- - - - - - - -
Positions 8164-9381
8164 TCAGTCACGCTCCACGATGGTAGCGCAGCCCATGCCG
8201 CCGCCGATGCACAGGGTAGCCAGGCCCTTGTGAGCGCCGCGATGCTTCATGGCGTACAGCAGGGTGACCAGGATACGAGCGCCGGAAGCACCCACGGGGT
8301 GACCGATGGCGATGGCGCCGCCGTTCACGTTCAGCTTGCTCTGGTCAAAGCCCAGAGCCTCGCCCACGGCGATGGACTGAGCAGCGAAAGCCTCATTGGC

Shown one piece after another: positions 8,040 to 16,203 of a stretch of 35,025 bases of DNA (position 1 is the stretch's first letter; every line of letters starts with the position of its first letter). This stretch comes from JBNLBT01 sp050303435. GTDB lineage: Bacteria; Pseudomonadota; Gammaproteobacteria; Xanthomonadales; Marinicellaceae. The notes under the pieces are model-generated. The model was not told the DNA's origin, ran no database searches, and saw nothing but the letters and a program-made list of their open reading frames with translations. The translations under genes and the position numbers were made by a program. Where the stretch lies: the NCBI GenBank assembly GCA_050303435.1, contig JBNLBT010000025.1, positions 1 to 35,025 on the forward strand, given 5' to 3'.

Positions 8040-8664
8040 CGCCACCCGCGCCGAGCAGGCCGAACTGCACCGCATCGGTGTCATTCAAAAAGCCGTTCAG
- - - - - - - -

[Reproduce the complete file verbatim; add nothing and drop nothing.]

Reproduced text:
Positions 8164-9381
8164 TCAGTCACGCTCCACGATGGTAGCGCAGCCCATGCCG
8201 CCGCCGATGCACAGGGTAGCCAGGCCCTTGTGAGCGCCGCGATGCTTCATGGCGTACAGCAGGGTGACCAGGATACGAGCGCCGGAAGCACCCACGGGGT
8301 GACCGATGGCGATGGCGCCGCCGTTCACGTTCAGCTTGCTCTGGTCAAAGCCCAGAGCCTCGCCCACGGCGATGGACTGAGCAGCGAAAGCCTCATTGGC

Shown one piece after another: positions 8,040 to 16,203 of a stretch of 35,025 bases of DNA (position 1 is the stretch's first letter; every line of letters starts with the position of its first letter). This stretch comes from JBNLBT01 sp050303435. GTDB lineage: Bacteria; Pseudomonadota; Gammaproteobacteria; Xanthomonadales; Marinicellaceae. The notes under the pieces are model-generated. The model was not told the DNA's origin, ran no database searches, and saw nothing but the letters and a program-made list of their open reading frames with translations. The translations under genes and the position numbers were made by a program. Where the stretch lies: the NCBI GenBank assembly GCA_050303435.1, contig JBNLBT010000025.1, positions 1 to 35,025 on the forward strand, given 5' to 3'.

Positions 8040-8664
8040 CGCCACCCGCGCCGAGCAGGCCGAACTGCACCGCATCGGTGTCATTCAAAAAGCCGTTCAG